They turned right on 4th St. and right on 4th to Maryland Ave, following this to Richardson's Mill, where they camped next to Mill Creek on Sept 4. In 1776 Caesar Rodney had ridden north along this route on the way from Dover to Phildaelphia to cast the vote that allowed Delaware to support the Declaration of Independence and thus make the vote (counted by state) unanimous.

On Sept 5 the Continentals continued through Newport on Rt 4 to Stanton (where Rt 7 joins Rt 4) and then followed the Stanton-Christiana Road (now Rt 7) to Christiana.

From here they contined straight on Old Baltimore Pike, passing over Cooch's Bridge, the site of the only battle fought in Delaware during the Revolution. On September 3, 1777, the first truly national Continental unit, made up of 700 experienced troops drawn from the Continental Regiments present and 300 of the Delaware militia conducted an extended harassing action against a column of 9,000 Hessian and British forces advancing inland from Head of Elk (present-day Elkton MD). The British burned down Thomas Cooch's barn, and Gen. Cornwallis used Cooch's home as his headquarters for several days before leaving for the battle of the Brandywine in PA.

#3 -- On Sept 6th (pp 83-87) the First Brigade of the French Army marched 11.5 miles to Wilmington, following the King's Highway (now called Philadelphia Pike, Business Route 13, and Market St as you near Wilmington). Crossing the bridge at Brandywine Village, they branched right (by a diagonal road that no longer exists) to West Street to Fifth Street and then right to Pasture Street (now Washington Street) and left to Front Street (now Lancaster Pike) where they camped in the area between Justison and Adams Streets. This brigade consisted of over 2,500 men and officers (and perhaps 1,000 horses and cattle): 850 from the Bourbonnais, 900 from the Royal Deux-Ponts, 550 from Lauzun's Legion, 200 from its artillery, and the baggage train. On September 7 they marched on to Elkton MD.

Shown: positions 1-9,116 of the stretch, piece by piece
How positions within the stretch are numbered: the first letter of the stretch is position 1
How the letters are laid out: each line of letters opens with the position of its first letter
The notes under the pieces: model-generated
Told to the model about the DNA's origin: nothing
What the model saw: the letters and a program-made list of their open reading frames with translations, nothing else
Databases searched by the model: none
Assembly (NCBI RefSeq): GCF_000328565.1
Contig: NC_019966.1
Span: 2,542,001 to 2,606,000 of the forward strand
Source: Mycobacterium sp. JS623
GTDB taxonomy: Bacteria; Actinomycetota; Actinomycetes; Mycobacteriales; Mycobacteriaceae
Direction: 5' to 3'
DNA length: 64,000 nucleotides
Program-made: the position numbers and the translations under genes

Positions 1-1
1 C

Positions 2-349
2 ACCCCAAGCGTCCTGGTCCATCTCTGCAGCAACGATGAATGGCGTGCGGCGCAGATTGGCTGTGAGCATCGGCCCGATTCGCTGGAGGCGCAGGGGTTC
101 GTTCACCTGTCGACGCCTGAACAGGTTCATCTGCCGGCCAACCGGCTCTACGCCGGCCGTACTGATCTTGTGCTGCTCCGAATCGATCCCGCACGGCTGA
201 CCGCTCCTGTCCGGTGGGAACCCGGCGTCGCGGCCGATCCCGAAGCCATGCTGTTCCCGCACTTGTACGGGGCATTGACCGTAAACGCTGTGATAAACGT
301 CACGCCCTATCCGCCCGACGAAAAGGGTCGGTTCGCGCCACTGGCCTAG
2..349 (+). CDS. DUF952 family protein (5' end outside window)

The hussars of Lauzun's Legion camped a mile farther down Maryland Ave. next to Richardson's Mill on Mill Creek (where the Continentals had camped Sept 4).


"Lauzun's Legion Camped at Richardson's Mill in Delaware"
by David R. Wagner
(used with the artist's permission)

Note: Lauzun's Legion spent the winter of 1782-3 in Wilmington at the Wilmington Academy (on the site where the Grand Opera House now stands on Market Street between 7th and 8th). This garrison was intended to defend against any new British attack on Philadelphia. About sixty men either mustered out of service or deserted here and did not return to Europe.

#4 -- Also on Sept 6 (pp 76-77) Generals Washington and Rochambeau and their staffs (70 for Washington) came down Philadelphia Pike and stayed in Wilmington. On Sept 7 they continued on to Maryland the next day via Newport, Christiana and Elkton.

#5 -- Also on Sept 6 (pp 80-82) the Second NY with 420 men and officers brought some 15 special carriages designed to transport boats to Christiana -- some carriage went in the 30 flat-boats they had and some went by land. RDN's guess is half went by water (200) and half by land (220). They spent Sept 7 and 8 transporting supplies from Christiana to Elkton, then marched to Elkton MD on the 9th. Joining their ranks (and led by Capt. Prew Bennett) were 85 fresh Delaware Continentals who had been recruited and trained to fill the depleted ranks of the Delaware Regiment (now in South Carolina). Alter they particiated in the siege at Yorktown they continued south to fulfill join the Delaware Regiment.

#6 -- On Sept 7th (p 87) the Second Brigade of the French Army marched 15.5 miles to Newport. Selig does not detail the route around Wilmington, but they probably followed the First Brigade's route. This brigade consisted of about 2,000 men and officers (and perhaps 1,000 horses and cattle): 950 from the Soissonais, 850 from the Santonge, 200 from their artillery, and the baggage train. They camped in the low area where the Red Clay Creek passes under Rt 4. [Both brigades of the French army camped here on their return from Yorktown in 1782.] On Sept 8 they marched on to Elkton MD.